Karl Maka est un Acteur, Réalisateur, Scénariste et Producteur Chinois né le 29 février 1944
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Karl Maka (Chinese:麥嘉) is a Hong Kong film producer, director, actor and presenter. He was born on 29 February 1944 in Taishan, China. He is known for being the "bald " detective comedian in Hong Kong and won the best actor award in 1982's Hong Kong Film Awards. One of his popular movie roles is in Aces Go Places (最佳拍檔) in which he acted alongside Sam Hui.
Karl Maka moved to Hong Kong in 1958 from Taishan, mainland China. Five years later he emigrated to New York City where he studied as an engineer. While in America he worked for the telephone company in New Jersey. During this time he acquired the brand of humor, markedly American in style, that was to become a hallmark of his later work. Maka returned to Hong Kong in 1973. He quickly got into the film business – first as an assistant director and then in 1976 directed his first film.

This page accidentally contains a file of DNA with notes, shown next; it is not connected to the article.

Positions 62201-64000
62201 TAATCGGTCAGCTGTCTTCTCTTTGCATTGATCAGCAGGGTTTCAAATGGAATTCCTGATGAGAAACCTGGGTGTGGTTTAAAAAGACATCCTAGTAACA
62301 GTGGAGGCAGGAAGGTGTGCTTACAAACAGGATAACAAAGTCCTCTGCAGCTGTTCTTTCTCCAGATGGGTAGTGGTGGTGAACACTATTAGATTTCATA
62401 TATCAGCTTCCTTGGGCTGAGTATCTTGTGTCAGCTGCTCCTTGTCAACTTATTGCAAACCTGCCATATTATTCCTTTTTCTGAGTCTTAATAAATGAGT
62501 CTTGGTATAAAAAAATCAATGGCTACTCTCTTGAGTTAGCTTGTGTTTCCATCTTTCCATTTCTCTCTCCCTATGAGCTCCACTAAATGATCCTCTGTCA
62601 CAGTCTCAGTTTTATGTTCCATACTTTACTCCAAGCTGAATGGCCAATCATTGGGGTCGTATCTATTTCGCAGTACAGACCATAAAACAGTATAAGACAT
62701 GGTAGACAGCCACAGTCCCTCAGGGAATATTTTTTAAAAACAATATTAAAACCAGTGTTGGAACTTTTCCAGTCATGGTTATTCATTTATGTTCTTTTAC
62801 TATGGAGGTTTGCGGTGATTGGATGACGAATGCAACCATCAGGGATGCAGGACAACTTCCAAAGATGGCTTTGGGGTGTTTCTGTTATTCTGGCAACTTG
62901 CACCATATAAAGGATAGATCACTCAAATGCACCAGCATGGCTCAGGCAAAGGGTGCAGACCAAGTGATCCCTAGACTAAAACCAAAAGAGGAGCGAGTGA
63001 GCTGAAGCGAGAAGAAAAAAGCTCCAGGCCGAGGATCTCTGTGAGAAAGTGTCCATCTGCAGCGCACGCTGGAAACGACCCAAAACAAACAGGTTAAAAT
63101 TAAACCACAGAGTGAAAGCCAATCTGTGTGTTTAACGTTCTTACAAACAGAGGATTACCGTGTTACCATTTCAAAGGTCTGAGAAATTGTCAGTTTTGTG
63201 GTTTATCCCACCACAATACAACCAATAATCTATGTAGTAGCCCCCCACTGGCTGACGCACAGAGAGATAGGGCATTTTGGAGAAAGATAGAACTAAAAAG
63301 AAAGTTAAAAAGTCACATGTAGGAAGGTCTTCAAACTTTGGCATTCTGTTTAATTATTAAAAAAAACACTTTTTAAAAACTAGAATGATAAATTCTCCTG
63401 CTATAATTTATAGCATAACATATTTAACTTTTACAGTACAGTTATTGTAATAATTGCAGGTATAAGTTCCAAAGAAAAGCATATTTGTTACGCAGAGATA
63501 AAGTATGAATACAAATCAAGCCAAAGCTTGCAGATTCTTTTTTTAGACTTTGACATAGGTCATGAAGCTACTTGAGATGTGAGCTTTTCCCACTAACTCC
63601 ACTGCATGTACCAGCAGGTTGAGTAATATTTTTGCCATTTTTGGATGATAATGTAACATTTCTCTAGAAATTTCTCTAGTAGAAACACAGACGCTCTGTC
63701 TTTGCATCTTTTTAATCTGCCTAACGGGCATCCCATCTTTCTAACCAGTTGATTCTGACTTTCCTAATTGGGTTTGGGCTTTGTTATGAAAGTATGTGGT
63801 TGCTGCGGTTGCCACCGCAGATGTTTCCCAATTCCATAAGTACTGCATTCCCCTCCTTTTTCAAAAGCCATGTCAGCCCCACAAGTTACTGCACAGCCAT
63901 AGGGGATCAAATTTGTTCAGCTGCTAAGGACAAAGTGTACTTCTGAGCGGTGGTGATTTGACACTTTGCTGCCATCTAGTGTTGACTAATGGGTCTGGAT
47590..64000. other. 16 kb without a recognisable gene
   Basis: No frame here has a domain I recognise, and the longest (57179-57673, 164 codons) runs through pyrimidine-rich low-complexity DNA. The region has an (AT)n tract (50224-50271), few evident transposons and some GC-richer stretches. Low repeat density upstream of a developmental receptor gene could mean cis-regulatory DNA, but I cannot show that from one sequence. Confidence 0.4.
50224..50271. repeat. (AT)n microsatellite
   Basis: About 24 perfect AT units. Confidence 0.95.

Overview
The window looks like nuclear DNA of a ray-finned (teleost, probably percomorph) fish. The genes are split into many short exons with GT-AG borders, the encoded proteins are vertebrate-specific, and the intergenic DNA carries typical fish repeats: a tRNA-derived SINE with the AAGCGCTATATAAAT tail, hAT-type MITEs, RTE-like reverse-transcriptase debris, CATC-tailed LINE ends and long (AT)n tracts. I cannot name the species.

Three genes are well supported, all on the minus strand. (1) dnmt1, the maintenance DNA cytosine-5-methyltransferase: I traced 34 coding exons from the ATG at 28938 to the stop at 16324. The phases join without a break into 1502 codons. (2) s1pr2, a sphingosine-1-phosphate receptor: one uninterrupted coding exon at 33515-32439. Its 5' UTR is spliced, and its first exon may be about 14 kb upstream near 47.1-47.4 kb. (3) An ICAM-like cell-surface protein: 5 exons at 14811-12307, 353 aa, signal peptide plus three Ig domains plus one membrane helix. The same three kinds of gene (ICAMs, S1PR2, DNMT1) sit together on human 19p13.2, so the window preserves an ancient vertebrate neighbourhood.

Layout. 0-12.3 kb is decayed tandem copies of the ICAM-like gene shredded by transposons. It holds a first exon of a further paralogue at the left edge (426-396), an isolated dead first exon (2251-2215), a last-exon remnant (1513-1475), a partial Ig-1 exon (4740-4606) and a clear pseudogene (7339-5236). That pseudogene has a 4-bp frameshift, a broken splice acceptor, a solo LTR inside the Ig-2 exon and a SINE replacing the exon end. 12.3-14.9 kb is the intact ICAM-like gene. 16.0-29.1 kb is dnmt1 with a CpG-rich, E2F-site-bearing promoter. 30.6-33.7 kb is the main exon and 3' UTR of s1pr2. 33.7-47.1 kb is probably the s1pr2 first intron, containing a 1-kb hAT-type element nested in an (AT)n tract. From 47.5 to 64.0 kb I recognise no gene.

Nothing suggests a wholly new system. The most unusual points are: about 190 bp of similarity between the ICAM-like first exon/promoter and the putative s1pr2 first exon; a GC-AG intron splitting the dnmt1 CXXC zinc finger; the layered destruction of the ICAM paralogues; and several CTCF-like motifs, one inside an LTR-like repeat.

It was in 1980 though when he formed the film company Cinema City along with Raymond Wong and Dean Shek that Maka was fully able to put his Western influenced comedic imprint upon his films. In 1982, Maka made the first Aces Go Places film with Sam Hui and Sylvia Chang (who he was married to but has since divorced). These films were tremendously popular in Hong Kong. During the first part of the '80s, Cinema City was extremely successful – producing a number of comedies that did well and introducing many stars to the public. They also acted as the producers for Tsui Hark’s production company, Film Workshop, and therefore are partly responsible for such classics as Shanghai Blues, Peking Opera Blues and A Better Tomorrow and they also produced films such as Ringo Lam’s On Fire series. Towards the end of the '80s, Cinema City fell upon hard times when a number of their films collapsed at the box office, with Dragon from Russia (1990) being the final nail in their financial coffin. Maka essentially left the film industry by 1991 and began focusing on the real estate business – but the downturn in the real estate sector during the Asian crash of the late '90s generated large financial losses for Maka.
In 2000 Maka returned to the film business with his old partner Sam Hui in the geared for the Chinese New Year film Winner Takes All 2000 – but it unfortunately did not fare well at the box office and Maka admitted that perhaps his style of family comedy is no longer popular.
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